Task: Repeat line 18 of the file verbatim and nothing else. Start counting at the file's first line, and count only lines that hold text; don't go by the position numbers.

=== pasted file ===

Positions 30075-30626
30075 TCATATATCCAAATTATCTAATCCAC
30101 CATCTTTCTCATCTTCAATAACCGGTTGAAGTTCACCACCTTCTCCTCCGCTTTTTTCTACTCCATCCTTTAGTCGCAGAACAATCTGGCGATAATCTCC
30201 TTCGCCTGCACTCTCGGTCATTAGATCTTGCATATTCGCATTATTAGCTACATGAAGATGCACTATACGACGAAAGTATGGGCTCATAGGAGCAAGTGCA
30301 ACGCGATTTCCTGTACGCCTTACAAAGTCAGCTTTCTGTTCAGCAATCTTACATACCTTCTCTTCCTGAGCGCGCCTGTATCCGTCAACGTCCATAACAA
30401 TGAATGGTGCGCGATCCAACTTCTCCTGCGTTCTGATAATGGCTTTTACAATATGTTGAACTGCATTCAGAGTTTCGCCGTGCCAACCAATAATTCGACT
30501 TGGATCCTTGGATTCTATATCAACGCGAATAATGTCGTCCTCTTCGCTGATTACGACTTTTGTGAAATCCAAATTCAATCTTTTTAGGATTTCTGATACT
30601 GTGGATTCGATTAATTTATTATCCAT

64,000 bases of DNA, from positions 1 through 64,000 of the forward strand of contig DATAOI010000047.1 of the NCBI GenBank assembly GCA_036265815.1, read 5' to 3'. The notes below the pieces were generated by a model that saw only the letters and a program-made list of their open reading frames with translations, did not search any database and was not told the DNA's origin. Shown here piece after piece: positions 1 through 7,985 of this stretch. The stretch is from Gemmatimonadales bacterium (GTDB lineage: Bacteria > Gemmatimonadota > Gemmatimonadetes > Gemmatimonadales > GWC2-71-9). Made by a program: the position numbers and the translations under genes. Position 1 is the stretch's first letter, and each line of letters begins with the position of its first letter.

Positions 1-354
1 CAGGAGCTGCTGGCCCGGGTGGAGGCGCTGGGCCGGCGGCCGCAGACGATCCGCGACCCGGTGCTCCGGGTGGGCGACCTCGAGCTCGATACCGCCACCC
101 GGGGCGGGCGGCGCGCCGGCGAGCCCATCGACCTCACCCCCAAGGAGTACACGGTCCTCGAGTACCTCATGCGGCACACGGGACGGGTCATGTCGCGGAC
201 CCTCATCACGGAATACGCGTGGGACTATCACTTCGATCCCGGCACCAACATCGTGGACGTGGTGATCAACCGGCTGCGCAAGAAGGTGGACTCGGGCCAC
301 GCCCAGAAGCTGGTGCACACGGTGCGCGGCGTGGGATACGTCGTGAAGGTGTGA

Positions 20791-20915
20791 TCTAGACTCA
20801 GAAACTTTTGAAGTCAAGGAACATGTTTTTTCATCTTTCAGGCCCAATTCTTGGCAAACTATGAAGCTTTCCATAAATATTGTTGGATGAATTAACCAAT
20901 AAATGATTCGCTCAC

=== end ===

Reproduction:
20901 AAATGATTCGCTCAC